Signs Of Progress Between CPS And CTU. But The Big Issues Remain Unresolved.

There is no deal on the thorniest issues around reopening, but the two sides have agreements in four areas related to safety.

WBEZ
Clinton Elementary School staff teach remotely outside their school on Jan. 21, 2021 to protest what they say are unsafe conditions for a return for in-person learning. Manuel Martinez / WBEZ
WBEZ
Clinton Elementary School staff teach remotely outside their school on Jan. 21, 2021 to protest what they say are unsafe conditions for a return for in-person learning. Manuel Martinez / WBEZ

Signs Of Progress Between CPS And CTU. But The Big Issues Remain Unresolved.

There is no deal on the thorniest issues around reopening, but the two sides have agreements in four areas related to safety.

The Chicago Teachers Union and Chicago Public Schools have nailed down agreements in several areas as negotiations on reopening continue between the two sides, offering some signs of progress after Mayor Lori Lightfoot lashed out at the union Friday night.

The tentative agreements were reached in four areas, both CPS and CTU announced Saturday afternoon. These include: health and safety protocols, ventilation, contract tracing and safety committees to monitor the safety protocols.

CTU President Jesse Sharkey said in an email Saturday that “every item here is a necessary part of moving us closer to a full safe reopening agreement. They also represent significant progress.” And in a statement Saturday, Lightfoot and Schools CEO Janice Jackson called this “an important step toward reaching an overarching agreement that will ensure students are able to receive the high quality education they deserve.”

The agreements cover safety measures previously announced such as access to masks and social distancing, the purchase of air purifiers for all classrooms and a 10-person contract tracing team.

However, the toughest issues remain unresolved, most notably over whether school will resume on Monday as planned. The mayor insisted on Friday that CPS would go ahead with the reopening on Monday. But CTU members voted last week to continue working remotely until a comprehensive deal is reached with CPS on reopening.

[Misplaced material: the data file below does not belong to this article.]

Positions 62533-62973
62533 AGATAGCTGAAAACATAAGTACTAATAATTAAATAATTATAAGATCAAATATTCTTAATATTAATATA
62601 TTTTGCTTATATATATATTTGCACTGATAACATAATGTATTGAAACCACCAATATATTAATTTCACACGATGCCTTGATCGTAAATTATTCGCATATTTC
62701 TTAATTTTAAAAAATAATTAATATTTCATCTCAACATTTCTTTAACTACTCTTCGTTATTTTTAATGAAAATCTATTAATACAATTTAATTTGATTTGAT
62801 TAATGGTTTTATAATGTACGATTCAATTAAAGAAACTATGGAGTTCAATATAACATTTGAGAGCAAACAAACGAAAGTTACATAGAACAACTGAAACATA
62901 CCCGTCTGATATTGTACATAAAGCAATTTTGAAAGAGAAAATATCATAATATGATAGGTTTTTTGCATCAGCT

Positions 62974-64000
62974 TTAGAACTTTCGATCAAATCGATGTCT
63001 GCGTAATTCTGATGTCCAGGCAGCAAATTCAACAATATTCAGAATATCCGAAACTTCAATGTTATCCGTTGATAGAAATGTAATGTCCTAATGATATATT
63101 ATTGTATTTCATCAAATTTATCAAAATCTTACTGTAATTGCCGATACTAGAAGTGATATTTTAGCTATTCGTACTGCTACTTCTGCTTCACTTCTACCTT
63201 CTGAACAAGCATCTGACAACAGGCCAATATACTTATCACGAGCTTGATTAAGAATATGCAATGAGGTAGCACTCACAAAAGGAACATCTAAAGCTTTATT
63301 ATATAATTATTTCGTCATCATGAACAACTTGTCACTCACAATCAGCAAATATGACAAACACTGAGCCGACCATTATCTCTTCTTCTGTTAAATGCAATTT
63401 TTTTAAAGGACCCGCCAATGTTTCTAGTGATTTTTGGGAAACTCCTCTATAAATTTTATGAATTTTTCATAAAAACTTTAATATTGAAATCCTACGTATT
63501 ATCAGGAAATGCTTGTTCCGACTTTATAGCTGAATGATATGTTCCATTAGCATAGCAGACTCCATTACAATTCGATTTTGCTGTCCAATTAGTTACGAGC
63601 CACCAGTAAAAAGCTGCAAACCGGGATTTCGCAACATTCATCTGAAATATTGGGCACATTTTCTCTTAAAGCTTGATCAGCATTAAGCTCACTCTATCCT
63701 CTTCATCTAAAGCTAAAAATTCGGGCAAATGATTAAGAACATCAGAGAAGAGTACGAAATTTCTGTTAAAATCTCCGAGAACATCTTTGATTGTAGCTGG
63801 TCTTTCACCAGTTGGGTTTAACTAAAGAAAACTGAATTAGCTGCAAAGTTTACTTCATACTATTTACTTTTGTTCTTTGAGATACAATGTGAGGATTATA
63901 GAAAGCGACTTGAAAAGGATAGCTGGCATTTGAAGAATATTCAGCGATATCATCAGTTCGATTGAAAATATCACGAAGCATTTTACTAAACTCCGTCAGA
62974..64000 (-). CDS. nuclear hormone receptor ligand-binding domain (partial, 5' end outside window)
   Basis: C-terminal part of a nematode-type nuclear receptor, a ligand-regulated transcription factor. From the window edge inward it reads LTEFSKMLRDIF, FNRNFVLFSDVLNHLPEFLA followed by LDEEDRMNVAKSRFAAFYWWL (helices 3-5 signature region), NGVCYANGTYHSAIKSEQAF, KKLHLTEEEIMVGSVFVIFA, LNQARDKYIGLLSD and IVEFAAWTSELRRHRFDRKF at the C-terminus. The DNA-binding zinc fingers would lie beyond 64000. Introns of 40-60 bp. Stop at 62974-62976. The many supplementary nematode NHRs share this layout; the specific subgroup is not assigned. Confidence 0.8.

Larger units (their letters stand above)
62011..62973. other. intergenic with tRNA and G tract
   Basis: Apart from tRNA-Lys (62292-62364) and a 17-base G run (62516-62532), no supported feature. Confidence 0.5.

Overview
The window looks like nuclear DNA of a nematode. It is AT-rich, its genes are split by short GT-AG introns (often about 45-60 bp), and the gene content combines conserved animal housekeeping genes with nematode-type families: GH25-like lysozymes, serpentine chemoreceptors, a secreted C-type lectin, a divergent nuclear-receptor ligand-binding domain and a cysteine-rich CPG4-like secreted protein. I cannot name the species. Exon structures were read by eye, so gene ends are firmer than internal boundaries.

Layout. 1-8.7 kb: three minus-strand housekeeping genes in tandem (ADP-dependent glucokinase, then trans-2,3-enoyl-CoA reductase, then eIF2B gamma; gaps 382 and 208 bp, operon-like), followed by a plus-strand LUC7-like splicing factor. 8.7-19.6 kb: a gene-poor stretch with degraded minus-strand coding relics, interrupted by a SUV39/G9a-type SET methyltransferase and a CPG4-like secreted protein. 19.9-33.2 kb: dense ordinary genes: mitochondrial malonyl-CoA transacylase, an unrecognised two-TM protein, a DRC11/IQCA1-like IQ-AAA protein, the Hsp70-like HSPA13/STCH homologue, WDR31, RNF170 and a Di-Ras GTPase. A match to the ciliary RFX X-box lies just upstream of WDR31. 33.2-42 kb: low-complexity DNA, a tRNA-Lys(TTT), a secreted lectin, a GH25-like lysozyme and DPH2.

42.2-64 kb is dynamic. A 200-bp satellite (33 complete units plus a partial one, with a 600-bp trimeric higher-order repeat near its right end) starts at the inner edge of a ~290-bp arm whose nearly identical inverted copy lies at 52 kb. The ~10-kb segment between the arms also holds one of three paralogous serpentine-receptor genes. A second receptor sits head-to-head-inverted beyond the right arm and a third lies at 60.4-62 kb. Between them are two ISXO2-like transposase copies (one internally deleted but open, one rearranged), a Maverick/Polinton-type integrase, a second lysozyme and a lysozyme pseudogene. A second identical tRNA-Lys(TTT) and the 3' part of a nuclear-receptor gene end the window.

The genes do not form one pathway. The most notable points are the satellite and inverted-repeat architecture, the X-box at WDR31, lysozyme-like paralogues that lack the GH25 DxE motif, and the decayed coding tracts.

“There is still significant work that needs to be done on the remaining several open issues,” Jackson and Lightfoot said. “We must make additional, meaningful progress today and tomorrow as time is running out. Our teams remain at the bargaining table with the goal of reaching a sensible agreement that allows Chicago’s students and teachers to safely return to the classroom, and we will keep families updated as the work continues through the weekend.”

The outstanding issues include the union demands for a public health metric to guide the opening and closing of schools; vaccinating educators before they return to in-person work; COVID-19 testing for CPS staff and students; remote work accommodations for high-risk employees and employees with high-risk family members; improvements to remote learning.

CPS offered concessions to CTU on most of the outstanding issues earlier this week but CTU said they weren’t enough. The concessions include increasing the amount of testing of staff and adding testing for students in schools with high COVID-19 positivity rates, prioritizing vaccination for staff in those same hard-hit areas, guaranteeing remote work accommodations for staff who are the primary caregivers for family members at increased risk of severe illness, and adding a COVID positivity metric that could trigger the closing of schools.

Saturday’s tentative agreements come after an outburst by the mayor on Friday. She initially called a press conference at 5 pm, but then postponed it. When she finally addressed the media at 9:15 pm without any news to offer, she was livid, saying the CTU “failed and gave us a big bag of nothing.”

“Another day has passed, and the CTU has not agreed to anything,” Lightfoot said.

She vowed to move ahead with reopening on Monday and said the school district would take “further action” against CPS staff if they stayed home. But she said her team would stay at the table and try to get a deal.

But feathers were ruffled, including some even in CPS. A Chicago Public Schools source told WBEZ the mayor’s remarks would take progress made at the bargaining table “a step back.”

Despite that, the two sides returned to the bargaining table on Saturday. “We are making progress,” Sharkey said in the email, ”and we have [tentative agreements] on four items because the team at the table for CPS is working on reaching an agreement. They also, however, have to manage the mayor, which we understand is a concern based on last night’s spectacle. The mayor is interested in winning an argument from the fall of 2019. We are interested in our safety and the safety of our school communities.”

Kate Grossman is WBEZ’s education editor. Follow her @WBEZeducation and @KateGrossman1